Critical Area # 1 Effective Governance and Enforcement

Robust Inspection Framework -ensure that basic safety standards are not compromised.
Flagship Programs / Activities Accident Complaint BUS ProBE
Targeting where it matters

Bad boys club

Uncovering the cause/s of accident

Leveraging on the eyes and ears on the ground

Cluster Ops targeting nontraditional groups such TC, MOE


-Prompt & Rapid Operations

Mechanism Inspect / Investigate / Engage / Licence

We use the stick, carrot & whole lot of talking
Licence / Permit Advisory Letter Warning Letter Notice of Non-Compliance (NNC) Composition Fine (CF) Stop Work Order (SWO) Remedial Order (RO) Legal Prosecution Demerit Points Leveraging on Media


Critical Area # 2 Creating a Progressive and Pervasive WSH Culture


Internalisation of WSH as a Non-Negotiable Value Stakeholders motivated to progress WSH ownership and pervade WSH culture across all levels Pre-Emptive Address of WSH is Routine & Self Sustaining Stakeholder Participation & Engagement in WSH Assurance Top Down Management & Direction of WSH Initiatives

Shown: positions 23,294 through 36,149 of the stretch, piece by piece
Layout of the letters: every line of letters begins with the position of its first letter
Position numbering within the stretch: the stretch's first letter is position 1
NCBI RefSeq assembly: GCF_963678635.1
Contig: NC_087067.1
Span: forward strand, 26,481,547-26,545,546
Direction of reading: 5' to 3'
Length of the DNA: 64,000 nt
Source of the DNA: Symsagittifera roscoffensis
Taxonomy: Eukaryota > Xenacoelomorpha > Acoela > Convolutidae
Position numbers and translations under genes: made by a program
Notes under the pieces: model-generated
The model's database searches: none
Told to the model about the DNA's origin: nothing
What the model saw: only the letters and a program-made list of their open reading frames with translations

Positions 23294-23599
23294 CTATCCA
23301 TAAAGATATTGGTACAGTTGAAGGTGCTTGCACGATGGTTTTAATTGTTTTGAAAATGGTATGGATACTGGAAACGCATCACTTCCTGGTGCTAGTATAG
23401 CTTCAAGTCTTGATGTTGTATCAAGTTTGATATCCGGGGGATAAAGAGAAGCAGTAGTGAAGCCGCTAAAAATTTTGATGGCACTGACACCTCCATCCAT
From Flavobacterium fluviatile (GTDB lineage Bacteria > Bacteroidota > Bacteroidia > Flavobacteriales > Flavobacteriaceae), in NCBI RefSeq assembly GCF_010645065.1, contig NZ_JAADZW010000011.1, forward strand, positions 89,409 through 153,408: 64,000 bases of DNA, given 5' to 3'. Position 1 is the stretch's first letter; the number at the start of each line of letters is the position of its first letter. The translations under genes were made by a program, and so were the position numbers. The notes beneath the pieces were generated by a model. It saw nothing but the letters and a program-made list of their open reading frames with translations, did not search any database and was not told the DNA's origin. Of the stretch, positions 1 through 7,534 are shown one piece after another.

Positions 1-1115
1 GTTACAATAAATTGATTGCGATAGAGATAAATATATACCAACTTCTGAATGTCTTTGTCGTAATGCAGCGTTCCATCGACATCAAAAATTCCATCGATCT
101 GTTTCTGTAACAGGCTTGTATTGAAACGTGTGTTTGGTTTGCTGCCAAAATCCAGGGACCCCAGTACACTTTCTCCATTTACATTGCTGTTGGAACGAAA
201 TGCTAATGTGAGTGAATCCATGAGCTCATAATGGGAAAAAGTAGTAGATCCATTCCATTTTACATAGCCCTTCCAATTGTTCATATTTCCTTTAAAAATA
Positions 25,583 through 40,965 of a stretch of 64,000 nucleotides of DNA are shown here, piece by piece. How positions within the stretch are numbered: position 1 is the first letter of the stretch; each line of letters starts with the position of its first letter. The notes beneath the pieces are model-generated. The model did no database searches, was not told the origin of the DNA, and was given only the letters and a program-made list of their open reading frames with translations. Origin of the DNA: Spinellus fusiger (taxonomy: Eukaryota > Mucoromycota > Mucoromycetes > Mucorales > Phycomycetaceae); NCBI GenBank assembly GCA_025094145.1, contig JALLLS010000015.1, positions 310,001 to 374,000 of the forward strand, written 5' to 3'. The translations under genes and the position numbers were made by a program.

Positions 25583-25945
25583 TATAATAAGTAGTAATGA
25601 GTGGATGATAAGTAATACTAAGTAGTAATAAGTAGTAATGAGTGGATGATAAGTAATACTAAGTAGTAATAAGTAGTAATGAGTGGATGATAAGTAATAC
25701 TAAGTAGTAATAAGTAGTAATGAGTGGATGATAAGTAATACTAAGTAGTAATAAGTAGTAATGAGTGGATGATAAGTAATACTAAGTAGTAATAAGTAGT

4 3 2 1





Critical Area # 2 Creating a Progressive and Pervasive WSH Culture

Prime Minister Lee Hsien Loong We should set a more ambitious goal, to reduce the rate to 1.8 within a decade. We should aim to have one of the best workplace safety records in the world.

Our Target: Workplace fatality rate of 1.8 per 100,000 employed persons by 2018





WSH Council

WSH Professionals Industry & Unions

Critical Area # 2 Creating a Progressive and Pervasive WSH Culture

Say No to Risks at Work

Critical Area # 2 Creating a Progressive and Pervasive WSH Culture

Elevating awareness of WSH among new sectors